Maintenance and Practicality
As to engine access, the outboard is the obvious winner. Pop off the cowl and you’ve got 360-degree access. The larger stern-drive engine is often sandwiched into tight confines, although basic maintenance points are generally within reach. But for any form of serious maintenance, the outboard is superior. We’ve seen stern-drive engines pulled completely from the boat for serious repairs, requiring time that significantly adds to the repair bill.
Also, an outboard can be used through winter’s cold without fear of freezing, since its cooling system drains completely after every use. Even basic winterization is different. A quick survey of northern dealers revealed an outboard winterization with gear lube change costs roughly $65, while the comparable stern-drive bill is around $120. An outboard’s simplicity also prompts more owners to do the job themselves. (The E-TEC we tested can even “self-winterize” at a turn of the key.)
Other considerations? Stern-drives must be removed from the boat to service bellows gaskets and u-joints; outboards are self-contained with fewer parts. Unlike an outboard, a stern-drive can’t be tilted fully out of the water, a particular concern if you keep your boat in salt water. Outboards are built to self-drain the raw water used in cooling them, meaning an outboard is typically less prone to internal corrosion. An outboard also offers one big advantage over time. It’s easy to repower an existing boat by simply hanging a new engine on the transom. Even trailering favors the lighter-weight outboard, because it effectively allows you to haul more horsepower should your tow vehicle have limited capacity.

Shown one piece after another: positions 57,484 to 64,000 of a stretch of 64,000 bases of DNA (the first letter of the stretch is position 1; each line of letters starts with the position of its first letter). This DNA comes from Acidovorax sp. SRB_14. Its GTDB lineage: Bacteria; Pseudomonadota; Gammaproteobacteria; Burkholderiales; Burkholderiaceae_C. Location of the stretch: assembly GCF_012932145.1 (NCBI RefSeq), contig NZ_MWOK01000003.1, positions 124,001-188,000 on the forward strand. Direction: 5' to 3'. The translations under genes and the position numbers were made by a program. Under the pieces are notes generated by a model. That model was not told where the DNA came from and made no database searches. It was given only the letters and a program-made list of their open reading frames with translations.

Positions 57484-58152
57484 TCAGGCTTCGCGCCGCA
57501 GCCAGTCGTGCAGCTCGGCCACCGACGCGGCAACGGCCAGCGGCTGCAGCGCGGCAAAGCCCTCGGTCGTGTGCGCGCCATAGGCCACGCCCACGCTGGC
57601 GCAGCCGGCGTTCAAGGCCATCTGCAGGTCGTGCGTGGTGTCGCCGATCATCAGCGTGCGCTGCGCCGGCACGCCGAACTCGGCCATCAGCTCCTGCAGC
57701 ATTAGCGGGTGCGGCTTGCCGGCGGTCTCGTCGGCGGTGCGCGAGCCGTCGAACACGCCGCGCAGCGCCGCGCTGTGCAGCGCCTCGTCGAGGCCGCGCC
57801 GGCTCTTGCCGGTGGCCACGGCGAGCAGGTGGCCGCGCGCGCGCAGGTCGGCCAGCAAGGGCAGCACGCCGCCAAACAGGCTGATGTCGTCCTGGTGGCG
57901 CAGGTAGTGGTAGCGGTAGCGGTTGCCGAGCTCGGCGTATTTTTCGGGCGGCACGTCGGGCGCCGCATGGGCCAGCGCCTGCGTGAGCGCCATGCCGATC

On the flip side, stern-drives provide a clear transom. The view aft is free of obstruction, and there’s less worry of snags when fishing or swimming off the stern. The full-width swim platform also makes for easier gearing up and reboarding. Stern-drives tuck the motor away in an enclosed housing, which dampens much of its noise, although this was more of an advantage in the old days than it is with today’s quiet outboards. Horsepower for horsepower, stern-drives remain the less expensive engines to buy. On the Ebbtides we tested, the 190 hp stern-drive can be had for about $600 less than the 115 hp outboard.
And the Winner Is...
Obviously, there’s no clear favorite. Each power option offers strengths that apply to individual buyers, and each features drawbacks that will do the same. One thing is certain. As emissions laws tighten, you may need to bone up to choose between outboard or stern-drive on your new runabout.